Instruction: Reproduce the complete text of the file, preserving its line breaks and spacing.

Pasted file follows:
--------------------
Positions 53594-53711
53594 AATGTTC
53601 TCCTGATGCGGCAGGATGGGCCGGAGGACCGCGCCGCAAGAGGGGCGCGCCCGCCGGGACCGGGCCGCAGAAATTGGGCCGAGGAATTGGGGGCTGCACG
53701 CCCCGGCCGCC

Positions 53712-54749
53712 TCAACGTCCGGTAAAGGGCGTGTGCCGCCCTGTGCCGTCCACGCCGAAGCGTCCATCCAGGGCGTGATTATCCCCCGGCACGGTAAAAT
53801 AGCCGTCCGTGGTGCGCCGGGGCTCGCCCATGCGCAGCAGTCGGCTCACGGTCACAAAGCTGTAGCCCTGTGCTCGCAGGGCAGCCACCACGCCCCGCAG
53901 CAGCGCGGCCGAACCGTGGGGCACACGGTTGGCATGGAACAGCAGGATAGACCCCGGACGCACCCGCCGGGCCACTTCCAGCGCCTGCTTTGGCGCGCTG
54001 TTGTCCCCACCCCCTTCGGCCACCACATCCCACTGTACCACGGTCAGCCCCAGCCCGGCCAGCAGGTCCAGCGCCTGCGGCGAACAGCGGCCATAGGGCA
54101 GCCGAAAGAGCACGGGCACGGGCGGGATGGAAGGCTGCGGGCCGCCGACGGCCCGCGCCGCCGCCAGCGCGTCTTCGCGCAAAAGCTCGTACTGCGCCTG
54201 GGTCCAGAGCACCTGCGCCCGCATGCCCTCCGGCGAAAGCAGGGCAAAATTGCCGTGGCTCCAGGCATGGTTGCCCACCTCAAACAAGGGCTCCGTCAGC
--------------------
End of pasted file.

Positions 53594-53711
53594 AATGTTC
53601 TCCTGATGCGGCAGGATGGGCCGGAGGACCGCGCCGCAAGAGGGGCGCGCCCGCCGGGACCGGGCCGCAGAAATTGGGCCGAGGAATTGGGGGCTGCACG
53701 CCCCGGCCGCC

Positions 53712-54749
53712 TCAACGTCCGGTAAAGGGCGTGTGCCGCCCTGTGCCGTCCACGCCGAAGCGTCCATCCAGGGCGTGATTATCCCCCGGCACGGTAAAAT
53801 AGCCGTCCGTGGTGCGCCGGGGCTCGCCCATGCGCAGCAGTCGGCTCACGGTCACAAAGCTGTAGCCCTGTGCTCGCAGGGCAGCCACCACGCCCCGCAG
53901 CAGCGCGGCCGAACCGTGGGGCACACGGTTGGCATGGAACAGCAGGATAGACCCCGGACGCACCCGCCGGGCCACTTCCAGCGCCTGCTTTGGCGCGCTG
54001 TTGTCCCCACCCCCTTCGGCCACCACATCCCACTGTACCACGGTCAGCCCCAGCCCGGCCAGCAGGTCCAGCGCCTGCGGCGAACAGCGGCCATAGGGCA
54101 GCCGAAAGAGCACGGGCACGGGCGGGATGGAAGGCTGCGGGCCGCCGACGGCCCGCGCCGCCGCCAGCGCGTCTTCGCGCAAAAGCTCGTACTGCGCCTG
54201 GGTCCAGAGCACCTGCGCCCGCATGCCCTCCGGCGAAAGCAGGGCAAAATTGCCGTGGCTCCAGGCATGGTTGCCCACCTCAAACAAGGGCTCCGTCAGC